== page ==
Archives for posts with tag: cooking

Meatless Monday tonight calls for a hearty and flavorful dumpling recipe filled with diced five spice tofu, chives, carrots, black ear fungus and jicama (for the crunch). Pan fried, just couldn’t get any better than this.Untitled

The plainest of meatless Monday meal makes everyone full, healthy and happy. Pan fry tofu, garlic stir fry chayotes, and oyster sauce lettuce are the continuation of our meatless Monday tradition.

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Just following the Chinese New year tradition – eat eat and eat some more. Here are some homemade CNY snacks/dessert in the last couple of days: 1) coconut glutinous rice cakes (年糕) 2) tea eggs (茶葉蛋) and 3) osmanthus cake (桂花糕).  img_5801img_5804img_5789img_5791

These are marbled tea eggs (茶葉蛋) are one of the more popular dishes on the table during Chinese New Year, but can be consumed all year long! The eggs symbolize prosperity and wealth. Sometimes when I crave for it, I  would buy them as snacks. This year, I found simple recipes online and made a few as one of our dishes for meatless Monday meal.

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Here’s the CNY version of meatless Monday meal.IMG_5812.jpg

Recipe for tea eggs:

  1. boil 6 eggs
  2. in a pot fill up:
    • 2-3 cups of water
    • 2 star anise
    • 1 stick of cinnamon
    • 2 bags of black tea, any kind you like. Pu-erh is traditionally used.
    • Soy Sauce, about ½ cup
    • 1 teaspoon of pepper corns
    • 1 small rock sugar
    • dried orange or mandarin peel (optional)
  3. gently crack the hard boiled eggs
  4. put cracked eggs in the pot and bring everything to a boil. Close lid, simmer for 40-50 minutes.

This is the Open-Year Dinner with my inlaws welcoming the Year of the Rooster! Same menu every year, and always a big feast. Sometimes I wish they are more open to try new dishes. Luckily my side is more receptive, giving me more areas to explore!

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Every 1st and 15th of the lunar month, I am on a veggie diet (there’s a story behind it). Anyway, my sister also share the same schedule. Today is the first of the month (1st day to Chinese new year), she made a big pot of vegetables (盤菜) and invited us.

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This pot is packed with all kinds of good stuff. Though it’s only one pot, but it’s like cooking 10 dishes all at once. I loved it since it’s loaded with all kinds of vegetables and full of flavor. What a great treat!img_5775

My inlaws celebrated their year-end CNY dinner (團年飯) tonight. This is the first year they don’t require her daughters (who live in the suburbs) to come home for dinner. So it was just our family and the inlaws. Over the years, my MIL would cook up a storm for these new-year dinners. Food is very similar on both days. This year, since it was just the 6 of us, there’s no need to have a full feast. My MIL agreed to make the usual stuff, roast pork, chicken, fish and soup. I made these two and brought over. I made steamed tripes and tofu with broccoli. These are common on my dinner table, but not theirs. They are very traditional folks. I was afraid they might reject the tripes dish because of the “color.” So, I placed it in a red bowl and added some red bell peppers to make it a bit more colorful. They both enjoyed these dishes and there were no leftovers. Whew!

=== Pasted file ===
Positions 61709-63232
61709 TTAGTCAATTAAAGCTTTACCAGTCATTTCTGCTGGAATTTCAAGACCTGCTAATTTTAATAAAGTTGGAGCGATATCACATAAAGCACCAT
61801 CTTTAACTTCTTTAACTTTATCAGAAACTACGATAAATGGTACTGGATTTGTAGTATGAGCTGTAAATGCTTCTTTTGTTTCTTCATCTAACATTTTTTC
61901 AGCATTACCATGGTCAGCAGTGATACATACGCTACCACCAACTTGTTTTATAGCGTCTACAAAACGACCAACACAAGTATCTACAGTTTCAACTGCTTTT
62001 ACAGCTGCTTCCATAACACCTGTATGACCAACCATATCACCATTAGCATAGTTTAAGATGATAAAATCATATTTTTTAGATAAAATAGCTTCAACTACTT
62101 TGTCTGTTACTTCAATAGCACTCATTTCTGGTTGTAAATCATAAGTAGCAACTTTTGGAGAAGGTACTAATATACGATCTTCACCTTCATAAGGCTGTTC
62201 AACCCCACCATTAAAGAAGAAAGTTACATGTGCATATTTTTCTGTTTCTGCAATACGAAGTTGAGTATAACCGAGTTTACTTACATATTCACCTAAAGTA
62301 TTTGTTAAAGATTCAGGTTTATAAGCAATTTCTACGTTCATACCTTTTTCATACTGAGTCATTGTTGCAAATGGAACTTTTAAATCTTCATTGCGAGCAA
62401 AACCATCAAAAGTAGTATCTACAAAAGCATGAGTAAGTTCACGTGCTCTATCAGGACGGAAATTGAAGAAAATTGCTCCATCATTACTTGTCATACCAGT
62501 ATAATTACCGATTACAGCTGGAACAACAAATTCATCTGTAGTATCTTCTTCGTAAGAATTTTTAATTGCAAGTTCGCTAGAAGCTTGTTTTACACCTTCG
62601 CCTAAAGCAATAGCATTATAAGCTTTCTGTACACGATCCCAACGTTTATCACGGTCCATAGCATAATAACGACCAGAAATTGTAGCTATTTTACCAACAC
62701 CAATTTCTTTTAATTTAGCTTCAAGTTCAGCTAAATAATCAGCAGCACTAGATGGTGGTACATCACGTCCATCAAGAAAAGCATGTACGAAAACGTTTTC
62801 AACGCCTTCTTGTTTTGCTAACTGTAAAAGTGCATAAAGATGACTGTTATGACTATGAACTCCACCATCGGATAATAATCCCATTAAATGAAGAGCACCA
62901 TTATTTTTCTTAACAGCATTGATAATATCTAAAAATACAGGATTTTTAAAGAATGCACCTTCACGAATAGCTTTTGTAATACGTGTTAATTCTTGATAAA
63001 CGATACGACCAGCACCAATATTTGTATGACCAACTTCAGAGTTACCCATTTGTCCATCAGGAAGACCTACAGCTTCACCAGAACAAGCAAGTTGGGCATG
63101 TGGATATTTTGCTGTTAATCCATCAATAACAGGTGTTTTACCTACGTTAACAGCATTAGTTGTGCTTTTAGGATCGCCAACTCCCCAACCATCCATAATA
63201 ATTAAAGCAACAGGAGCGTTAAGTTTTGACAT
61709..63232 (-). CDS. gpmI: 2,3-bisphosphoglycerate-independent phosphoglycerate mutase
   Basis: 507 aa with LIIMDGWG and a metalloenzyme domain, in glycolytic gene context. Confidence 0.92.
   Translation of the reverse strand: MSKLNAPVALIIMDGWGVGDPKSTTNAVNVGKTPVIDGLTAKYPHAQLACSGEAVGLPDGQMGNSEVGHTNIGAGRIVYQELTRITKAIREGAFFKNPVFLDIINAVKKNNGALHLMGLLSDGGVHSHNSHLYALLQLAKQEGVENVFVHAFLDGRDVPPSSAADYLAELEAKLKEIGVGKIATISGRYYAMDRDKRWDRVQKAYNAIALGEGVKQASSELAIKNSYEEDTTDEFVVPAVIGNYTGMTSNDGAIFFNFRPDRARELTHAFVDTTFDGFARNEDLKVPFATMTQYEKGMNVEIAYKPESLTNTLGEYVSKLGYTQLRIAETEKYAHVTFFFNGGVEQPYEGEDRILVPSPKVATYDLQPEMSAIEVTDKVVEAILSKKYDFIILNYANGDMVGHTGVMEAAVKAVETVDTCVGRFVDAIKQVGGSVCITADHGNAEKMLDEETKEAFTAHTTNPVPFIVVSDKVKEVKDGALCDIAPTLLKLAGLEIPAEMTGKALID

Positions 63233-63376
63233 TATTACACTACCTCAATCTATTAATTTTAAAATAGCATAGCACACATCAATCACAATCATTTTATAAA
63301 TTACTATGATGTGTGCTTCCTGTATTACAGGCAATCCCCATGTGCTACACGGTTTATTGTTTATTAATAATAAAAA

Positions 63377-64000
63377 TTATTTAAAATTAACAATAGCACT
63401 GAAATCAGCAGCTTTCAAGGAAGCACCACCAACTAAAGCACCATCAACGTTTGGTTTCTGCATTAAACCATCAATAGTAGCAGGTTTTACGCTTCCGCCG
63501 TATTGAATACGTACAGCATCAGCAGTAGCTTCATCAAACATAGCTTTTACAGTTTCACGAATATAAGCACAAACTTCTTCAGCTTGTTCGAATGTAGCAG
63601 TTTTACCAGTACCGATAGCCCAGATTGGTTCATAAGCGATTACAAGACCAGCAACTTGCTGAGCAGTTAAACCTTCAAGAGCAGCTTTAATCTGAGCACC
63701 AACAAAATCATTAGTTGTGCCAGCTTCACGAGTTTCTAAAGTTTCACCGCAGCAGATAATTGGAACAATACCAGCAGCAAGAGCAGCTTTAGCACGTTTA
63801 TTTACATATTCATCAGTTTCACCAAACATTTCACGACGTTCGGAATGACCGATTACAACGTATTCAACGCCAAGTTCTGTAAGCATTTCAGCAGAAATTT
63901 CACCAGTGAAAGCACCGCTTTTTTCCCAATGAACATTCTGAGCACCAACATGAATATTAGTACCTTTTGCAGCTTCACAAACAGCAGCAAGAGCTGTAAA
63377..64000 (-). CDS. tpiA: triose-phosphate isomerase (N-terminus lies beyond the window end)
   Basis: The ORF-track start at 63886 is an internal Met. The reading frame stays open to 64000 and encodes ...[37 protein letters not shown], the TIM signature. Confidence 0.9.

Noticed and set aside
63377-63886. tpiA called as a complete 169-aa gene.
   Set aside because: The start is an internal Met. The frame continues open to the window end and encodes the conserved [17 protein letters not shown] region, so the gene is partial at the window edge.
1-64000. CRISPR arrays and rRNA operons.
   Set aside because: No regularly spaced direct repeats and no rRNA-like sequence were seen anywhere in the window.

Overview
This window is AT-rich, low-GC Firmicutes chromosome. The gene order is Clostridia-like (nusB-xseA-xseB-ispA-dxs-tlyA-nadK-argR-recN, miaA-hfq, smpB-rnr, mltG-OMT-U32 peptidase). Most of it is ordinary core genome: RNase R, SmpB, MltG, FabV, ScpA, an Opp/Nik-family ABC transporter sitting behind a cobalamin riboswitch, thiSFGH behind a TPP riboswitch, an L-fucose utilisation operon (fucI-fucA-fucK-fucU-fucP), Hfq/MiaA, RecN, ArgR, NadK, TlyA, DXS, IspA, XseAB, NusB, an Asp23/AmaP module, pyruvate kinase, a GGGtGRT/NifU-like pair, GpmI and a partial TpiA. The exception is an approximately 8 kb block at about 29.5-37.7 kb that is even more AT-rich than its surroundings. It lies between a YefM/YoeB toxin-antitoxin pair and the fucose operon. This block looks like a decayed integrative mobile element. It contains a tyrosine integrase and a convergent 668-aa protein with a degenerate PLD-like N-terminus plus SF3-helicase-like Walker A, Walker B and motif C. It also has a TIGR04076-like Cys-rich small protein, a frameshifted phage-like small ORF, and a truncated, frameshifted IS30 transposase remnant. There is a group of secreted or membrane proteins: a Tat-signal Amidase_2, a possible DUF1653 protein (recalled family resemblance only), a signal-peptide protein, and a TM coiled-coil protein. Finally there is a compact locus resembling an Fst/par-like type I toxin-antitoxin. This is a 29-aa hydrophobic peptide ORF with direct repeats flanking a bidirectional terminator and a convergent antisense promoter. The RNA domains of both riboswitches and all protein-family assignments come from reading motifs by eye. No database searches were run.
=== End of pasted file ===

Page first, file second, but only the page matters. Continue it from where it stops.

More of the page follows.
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Here’s the full meal. The chicken didn’t make it to the table on time for this picture.

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Busy busy busy this morning, making videos and cooking at the same time. Lately, I’ve designated a chunk of time on the weekends to prepare meals for the entire week (for the 4 of us). Today, I made some Korean side dish (video to come), green scallion pancake, and turnip cake. This is my third time making it, and it’s the best sone so far (in terms of taste and consistency). Please don’t criticize too much on the video since I was making it with while cooking solo. I think you get the picture.

UPDATE: here’s what’s for breakfast the next morning

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The boys are in a different camp this week. It’s great this camp provides lunch and snacks (which I just found out yesterday). According to the boys, the lunch provided is similar to school lunches, so it’s not their cup of tea. Mr. Piggy suggested if they want to have their home lunches, they should make their own. And that’s what they did. Though it’s not a full cooked meal (pan frying pot stickers), but it’s a start. It’s a fun gateway into real cooking.

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First time making beef tripe for dinner tonight. For those who don’t know, ginger scallion steamed beef tripe is one of the more popular dim sum dish in Chinese restaurants. It’s always on the Chef’s specials and you pay a hefty price for this dish.  I’ve cooked it once in college and I failed miserably. I’ve never tried it ever since. Last weekend I bought some honeycomb tripe to give it another try. They are cleaned and ready to use (saves me a lot of work!) I had planned to stir fry with garlic and black bean sauce only to find out I ran out of the sauce. Therefore, I went with plan B, which was to steam the tripe. Luckily I had some scallion and ginger to make the dipping sauce. This dish was super easy to make and it turned out just like the ones in restaurants. Just know that steaming it quickly is all you need to achieve the desired crunchy texture. It was the first to go amongst the three dishes I made that day.

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